I woke up last Thursday morning to an NPR report on a new human fossil find. I’m not in any way a morning person, so not a lot of detail made its way into my sleepy head, but I heard enough to know one thing: I’d be writing a blog on this…after coffee.
I’ve written about human evolution a few times here before, so by now you’re probably all familiar with my stance on it: It’s super cool and everyone should teach it. This latest discovery is so exciting that I can’t imagine any biology teacher not sparing a few minutes from the back-to-school “here’s how science works” introduction to talk about it. In fact, there is a major lesson in this story that plugs right into the introductory narrative—think science is boring? The discovery of Homo naledi involves serendipity, tons of mystery, a dash of controversy…and spelunking.
I’ve gotten ahead of myself, I know, but I’ve spent a good part of the day reading about this and I’m all a-twitter. But, okay, I’ll rewind and start at the beginning.
In 2013, a pair of spelunkers—yep, spelunkers—were exploring a popular cave in South Africa called Rising Star, just northwest of Johannesburg. Deciding that they wanted a challenge, the spelunkers took a road-less-traveled, and after squeezing through a 10-inch wide passage known as “Superman’s Crawl” and dropping down a 40-foot vertical shoot, they eventually found themselves in a chamber—a chamber, it turns out, full of bones. Hominin bones.
Quick reminder that a hominin is anything more closely related to modern humans than to modern chimpanzees. The chimp-human split happened about 5–6 million years ago, so our big bushy, branching hominin tree spans from 5–6 million years ago to the present. The earliest named species of our genus, Homo, is Homo habilis. Homo habilis lived between 2.4–1.4 million years ago in Eastern and Southern Africa. There is still some debate about whether Homo habilis really “deserves” the Homo designation, primarily because its brain was too small. Anthropologists love to talk about and compare brain sizes (or “cranial capacities”) and Homo habilis’ small cranial capacity (about half that of modern humans) makes it more of an Australopithecus than a Homo to some in the field.
Why am I telling you this? Because finding the “root” of the Homo genus is a big juicy bone for the big dogs in paleoanthropology. One of these big dogs is Lee Berger. Berger is of the opinion that Homo habilis shouldn’t really be a “Homo” at all, and has dedicated his career to finding the “true” root of our genus. What makes Berger somewhat unusual is where he looks for the fossils. Berger works in South Africa, which has had its share of remarkable hominin finds, but was not considered a likely location for the earliest Homos—until now. Because what was in that cave, that incredibly difficult to get to cave—were thousands of hominin bones belonging to, most think, an early Homo.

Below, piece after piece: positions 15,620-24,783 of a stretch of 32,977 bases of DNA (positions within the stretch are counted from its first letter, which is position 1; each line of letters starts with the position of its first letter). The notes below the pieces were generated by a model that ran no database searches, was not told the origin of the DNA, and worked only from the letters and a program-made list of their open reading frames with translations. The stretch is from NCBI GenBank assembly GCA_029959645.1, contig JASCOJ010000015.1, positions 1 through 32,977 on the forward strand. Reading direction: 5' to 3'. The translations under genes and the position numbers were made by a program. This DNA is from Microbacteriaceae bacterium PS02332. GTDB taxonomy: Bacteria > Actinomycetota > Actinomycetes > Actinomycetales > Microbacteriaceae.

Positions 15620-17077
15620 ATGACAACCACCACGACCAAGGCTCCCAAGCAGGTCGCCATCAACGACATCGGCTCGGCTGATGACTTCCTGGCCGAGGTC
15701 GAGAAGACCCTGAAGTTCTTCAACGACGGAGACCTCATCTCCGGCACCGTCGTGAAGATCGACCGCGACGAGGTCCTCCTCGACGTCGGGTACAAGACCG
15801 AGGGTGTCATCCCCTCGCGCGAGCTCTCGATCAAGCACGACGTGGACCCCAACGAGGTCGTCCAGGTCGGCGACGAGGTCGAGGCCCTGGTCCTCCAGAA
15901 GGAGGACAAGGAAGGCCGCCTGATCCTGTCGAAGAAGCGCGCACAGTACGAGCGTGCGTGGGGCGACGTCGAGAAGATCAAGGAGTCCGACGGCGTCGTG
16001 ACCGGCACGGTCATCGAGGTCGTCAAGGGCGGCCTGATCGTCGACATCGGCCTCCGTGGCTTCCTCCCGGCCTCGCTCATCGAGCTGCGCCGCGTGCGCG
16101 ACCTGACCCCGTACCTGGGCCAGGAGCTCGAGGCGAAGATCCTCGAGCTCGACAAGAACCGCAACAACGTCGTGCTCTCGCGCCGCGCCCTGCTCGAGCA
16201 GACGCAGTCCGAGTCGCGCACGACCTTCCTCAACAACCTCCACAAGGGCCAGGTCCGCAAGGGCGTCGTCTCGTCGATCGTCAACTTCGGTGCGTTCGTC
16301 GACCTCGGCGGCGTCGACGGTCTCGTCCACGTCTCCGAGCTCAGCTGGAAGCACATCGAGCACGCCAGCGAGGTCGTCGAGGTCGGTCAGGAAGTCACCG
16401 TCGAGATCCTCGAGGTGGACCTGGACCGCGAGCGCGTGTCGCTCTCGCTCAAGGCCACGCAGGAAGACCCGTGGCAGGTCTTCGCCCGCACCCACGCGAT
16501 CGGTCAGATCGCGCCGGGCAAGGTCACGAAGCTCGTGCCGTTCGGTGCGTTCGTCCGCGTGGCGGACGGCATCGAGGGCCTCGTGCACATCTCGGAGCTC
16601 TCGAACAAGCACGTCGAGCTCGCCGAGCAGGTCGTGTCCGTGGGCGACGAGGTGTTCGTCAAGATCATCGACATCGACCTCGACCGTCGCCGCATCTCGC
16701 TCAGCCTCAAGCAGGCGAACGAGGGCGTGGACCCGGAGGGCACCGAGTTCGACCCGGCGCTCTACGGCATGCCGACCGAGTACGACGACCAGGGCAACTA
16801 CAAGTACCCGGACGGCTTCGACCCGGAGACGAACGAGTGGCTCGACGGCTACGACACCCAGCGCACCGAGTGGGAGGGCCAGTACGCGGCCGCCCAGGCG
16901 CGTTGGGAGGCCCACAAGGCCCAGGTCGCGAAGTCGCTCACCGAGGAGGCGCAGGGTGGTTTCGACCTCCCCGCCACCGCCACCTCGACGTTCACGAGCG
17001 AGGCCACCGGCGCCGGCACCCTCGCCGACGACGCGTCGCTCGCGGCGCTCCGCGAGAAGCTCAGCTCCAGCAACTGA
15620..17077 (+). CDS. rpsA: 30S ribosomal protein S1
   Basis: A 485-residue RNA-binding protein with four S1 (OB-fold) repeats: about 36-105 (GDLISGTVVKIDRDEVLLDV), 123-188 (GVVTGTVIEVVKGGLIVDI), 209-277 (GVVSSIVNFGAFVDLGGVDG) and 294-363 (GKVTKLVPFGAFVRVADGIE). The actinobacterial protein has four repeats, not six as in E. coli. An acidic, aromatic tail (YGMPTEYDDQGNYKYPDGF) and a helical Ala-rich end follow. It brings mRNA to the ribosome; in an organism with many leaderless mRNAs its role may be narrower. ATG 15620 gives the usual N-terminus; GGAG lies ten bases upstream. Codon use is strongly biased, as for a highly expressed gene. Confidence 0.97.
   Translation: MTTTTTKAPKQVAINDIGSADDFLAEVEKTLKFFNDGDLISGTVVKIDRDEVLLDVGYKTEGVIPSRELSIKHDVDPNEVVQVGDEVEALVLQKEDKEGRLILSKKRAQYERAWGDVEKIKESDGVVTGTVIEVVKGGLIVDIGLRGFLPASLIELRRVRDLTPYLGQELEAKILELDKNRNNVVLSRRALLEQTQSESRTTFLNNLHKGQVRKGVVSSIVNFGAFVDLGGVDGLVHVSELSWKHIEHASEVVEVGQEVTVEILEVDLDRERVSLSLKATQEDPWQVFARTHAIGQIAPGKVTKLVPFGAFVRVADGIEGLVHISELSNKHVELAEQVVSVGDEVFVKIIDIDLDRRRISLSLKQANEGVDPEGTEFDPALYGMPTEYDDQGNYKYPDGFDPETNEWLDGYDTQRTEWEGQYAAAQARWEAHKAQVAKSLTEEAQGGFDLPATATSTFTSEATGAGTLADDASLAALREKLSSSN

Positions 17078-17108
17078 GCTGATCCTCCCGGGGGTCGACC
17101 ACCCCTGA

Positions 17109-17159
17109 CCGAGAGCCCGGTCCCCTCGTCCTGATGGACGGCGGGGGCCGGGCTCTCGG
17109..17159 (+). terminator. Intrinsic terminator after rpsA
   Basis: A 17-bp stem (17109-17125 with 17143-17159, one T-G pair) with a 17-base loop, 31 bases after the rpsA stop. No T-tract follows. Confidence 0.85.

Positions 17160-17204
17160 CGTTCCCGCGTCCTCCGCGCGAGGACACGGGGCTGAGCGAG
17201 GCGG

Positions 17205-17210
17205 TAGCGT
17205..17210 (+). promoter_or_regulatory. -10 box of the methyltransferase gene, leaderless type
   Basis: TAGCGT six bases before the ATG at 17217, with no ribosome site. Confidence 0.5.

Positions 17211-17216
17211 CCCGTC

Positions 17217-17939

I want to pause here to share a little tidbit about how these bones were recovered. The daring spelunkers knew enough to alert a museum in Johannesburg about the bones, which is how Berger found out about them. Berger, however, is not a small man and there was no way he’d be able to get to them himself. So he apparently put out a call—on Facebook—for petite scientists and was able to assemble a team of six super-tiny super-scientists (all women [girl power!]) who could do the field work below while Berger watched on a computer screen from above. Over the course of a few weeks, the scientists pulled out 1,550 bones representing parts of at least fifteen individuals.
In case it isn’t obvious let me assure you that this is an astounding number of remains. There aren’t close to fifteen well-represented individuals of any early hominin species. Only later hominins, like Homo heidelbergensis and Homo neanderthalensis have a better record, and their individuals have usually been found scattered in many locations, whereas all of Homo naledi (the name given to the new species, naledi means “Rising Star” after the cave it was found in) were found together. And the kicker? Berger’s team is positive that there are way more bones to pull up—the 1,550 they recovered came from a small portion of the cave—there is much more to discover.
What happened next is pretty great. Berger assembled a team of more than fifty scientists, from newly graduated PhDs to experienced researchers. Together, they performed a six-week “blitzkrieg fossil fest.” Teams were set up to identify and reconstruct skulls, jaws with teeth, limbs… everyone working to figure out what the heck they had. In the end, what they had turned out to be—well, I’ll quote paleoanthropologist Fred Grine—“weird as hell.”